If Medicare Advantage plans had to compete for members like plans sold on the health insurance exchanges, insurers could provide high value at lower costs, reported the New York Times.
Moreover, the current Medicare Advantage framework uses a formula created by the federal government to allot a certain amount of subsidies, which the Times alleges doesn't appropriately match payments to actual costs.
And although Medicare Advantage plans have boosted their enrollment by almost 5 million members in the last year, as FierceHealthPayer previously reported, the additional benefits they offer often lead to unnecessary costs paid by the taxpayer.
The inefficiencies are particularly pronounced in the Medicare Advantage program, with studies showing that for each dollar insurers receive from the federal government to administer Medicare Advantage plans, their members only see a fraction of a dollar in value, the Times noted.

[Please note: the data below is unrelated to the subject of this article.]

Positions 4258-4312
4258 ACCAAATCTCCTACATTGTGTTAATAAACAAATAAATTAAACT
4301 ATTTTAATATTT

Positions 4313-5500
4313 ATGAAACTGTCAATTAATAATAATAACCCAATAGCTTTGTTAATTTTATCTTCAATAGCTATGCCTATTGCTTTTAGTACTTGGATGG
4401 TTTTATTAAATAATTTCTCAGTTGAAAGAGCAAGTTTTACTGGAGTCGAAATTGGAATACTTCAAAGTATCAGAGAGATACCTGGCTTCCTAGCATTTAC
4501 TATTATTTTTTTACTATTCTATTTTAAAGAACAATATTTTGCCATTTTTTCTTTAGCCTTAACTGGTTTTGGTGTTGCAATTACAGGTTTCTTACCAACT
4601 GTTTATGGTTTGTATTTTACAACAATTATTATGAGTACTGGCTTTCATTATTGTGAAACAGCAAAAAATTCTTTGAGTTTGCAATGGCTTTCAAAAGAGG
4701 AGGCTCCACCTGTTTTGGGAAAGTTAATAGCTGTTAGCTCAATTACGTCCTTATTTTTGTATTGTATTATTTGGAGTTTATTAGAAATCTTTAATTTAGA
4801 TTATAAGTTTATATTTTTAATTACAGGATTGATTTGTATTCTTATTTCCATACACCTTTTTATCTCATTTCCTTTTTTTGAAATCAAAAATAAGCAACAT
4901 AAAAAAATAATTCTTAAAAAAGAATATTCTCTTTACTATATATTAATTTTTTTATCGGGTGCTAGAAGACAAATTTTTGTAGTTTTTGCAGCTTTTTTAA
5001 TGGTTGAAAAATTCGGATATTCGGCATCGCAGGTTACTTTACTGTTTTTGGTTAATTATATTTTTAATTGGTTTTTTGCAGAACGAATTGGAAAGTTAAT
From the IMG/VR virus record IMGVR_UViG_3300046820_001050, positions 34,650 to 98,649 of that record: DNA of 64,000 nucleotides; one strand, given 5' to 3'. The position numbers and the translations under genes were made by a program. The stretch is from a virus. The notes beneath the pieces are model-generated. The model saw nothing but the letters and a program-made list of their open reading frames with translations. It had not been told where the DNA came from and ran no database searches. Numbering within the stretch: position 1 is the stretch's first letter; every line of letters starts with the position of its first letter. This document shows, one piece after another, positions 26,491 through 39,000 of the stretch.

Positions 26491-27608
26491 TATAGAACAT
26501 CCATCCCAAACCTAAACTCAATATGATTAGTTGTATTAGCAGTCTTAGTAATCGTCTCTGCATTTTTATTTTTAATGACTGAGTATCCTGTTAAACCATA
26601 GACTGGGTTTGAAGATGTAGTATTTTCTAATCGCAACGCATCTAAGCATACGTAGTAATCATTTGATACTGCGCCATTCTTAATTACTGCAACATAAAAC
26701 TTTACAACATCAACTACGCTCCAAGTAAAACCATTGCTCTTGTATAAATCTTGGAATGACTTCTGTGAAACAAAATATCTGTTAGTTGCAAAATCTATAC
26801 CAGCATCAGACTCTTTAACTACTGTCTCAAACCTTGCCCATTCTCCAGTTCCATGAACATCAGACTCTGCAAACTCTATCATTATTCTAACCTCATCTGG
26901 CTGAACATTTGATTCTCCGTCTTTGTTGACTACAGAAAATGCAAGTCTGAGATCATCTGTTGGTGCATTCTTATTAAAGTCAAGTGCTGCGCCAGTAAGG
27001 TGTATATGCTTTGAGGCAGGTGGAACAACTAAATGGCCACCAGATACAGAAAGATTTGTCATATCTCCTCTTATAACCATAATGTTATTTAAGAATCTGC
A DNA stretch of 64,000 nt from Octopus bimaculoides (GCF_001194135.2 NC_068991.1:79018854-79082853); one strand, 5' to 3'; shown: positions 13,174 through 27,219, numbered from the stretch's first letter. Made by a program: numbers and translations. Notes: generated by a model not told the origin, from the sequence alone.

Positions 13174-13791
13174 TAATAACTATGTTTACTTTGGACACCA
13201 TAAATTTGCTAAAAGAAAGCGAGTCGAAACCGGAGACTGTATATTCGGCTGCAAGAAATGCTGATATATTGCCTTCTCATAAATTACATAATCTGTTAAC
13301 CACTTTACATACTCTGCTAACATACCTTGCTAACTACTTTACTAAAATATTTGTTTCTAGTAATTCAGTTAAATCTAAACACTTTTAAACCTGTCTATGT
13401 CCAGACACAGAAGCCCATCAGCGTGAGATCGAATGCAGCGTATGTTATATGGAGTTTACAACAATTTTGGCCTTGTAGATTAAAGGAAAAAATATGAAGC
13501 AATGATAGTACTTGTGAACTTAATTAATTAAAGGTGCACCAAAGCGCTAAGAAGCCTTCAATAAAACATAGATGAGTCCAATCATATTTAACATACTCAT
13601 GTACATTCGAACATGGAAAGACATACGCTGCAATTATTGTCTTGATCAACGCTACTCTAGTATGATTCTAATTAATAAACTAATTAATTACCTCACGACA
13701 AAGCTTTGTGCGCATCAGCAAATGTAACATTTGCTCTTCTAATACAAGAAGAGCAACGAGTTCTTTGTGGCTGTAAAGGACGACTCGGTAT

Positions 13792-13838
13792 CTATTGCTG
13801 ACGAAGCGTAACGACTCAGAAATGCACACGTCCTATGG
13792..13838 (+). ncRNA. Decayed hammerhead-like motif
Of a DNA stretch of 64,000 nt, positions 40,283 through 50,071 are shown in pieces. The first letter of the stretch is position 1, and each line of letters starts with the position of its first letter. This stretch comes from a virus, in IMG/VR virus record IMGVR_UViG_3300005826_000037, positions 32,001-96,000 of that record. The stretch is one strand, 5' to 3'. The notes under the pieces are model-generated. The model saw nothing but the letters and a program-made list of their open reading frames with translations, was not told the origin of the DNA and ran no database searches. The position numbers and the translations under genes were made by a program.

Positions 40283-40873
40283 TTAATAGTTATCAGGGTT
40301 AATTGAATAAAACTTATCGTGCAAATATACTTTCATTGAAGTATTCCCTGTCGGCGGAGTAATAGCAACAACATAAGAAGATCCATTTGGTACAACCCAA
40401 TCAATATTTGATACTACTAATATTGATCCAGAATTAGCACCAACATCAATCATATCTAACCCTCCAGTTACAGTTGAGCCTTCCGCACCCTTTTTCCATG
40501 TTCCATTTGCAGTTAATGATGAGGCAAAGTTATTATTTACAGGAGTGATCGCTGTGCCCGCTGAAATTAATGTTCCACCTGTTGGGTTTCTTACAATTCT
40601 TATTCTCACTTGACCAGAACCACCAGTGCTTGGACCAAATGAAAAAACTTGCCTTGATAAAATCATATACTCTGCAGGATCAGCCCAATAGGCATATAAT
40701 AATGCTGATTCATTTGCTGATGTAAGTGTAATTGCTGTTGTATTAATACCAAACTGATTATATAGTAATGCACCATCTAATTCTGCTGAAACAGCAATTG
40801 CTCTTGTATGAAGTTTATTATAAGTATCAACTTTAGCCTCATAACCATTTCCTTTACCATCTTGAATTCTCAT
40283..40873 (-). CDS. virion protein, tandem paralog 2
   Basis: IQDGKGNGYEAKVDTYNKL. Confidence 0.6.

But if the government structured the Medicare Advantage program like the new exchanges, insurers would submit bids to cover Medicare benefits, and government officials would select one of the least expensive bids and pay that amount to all Medicare Advantage plans, according to the article. This structure would liken Medicare Advantage to the exchanges, where federal officials base premium subsidies on costs of the second cheapest silver plan. Consumers who choose plans that cost more than the subsidy have to pay out of pocket.
That scenario would force Medicare Advantage plans to compete more for business since having a lower cost would set up a strong advantage. Higher-cost plans would have to charge their members a premium, potentially losing customers to their cheaper counterparts.
To learn more:
- read the New York Times article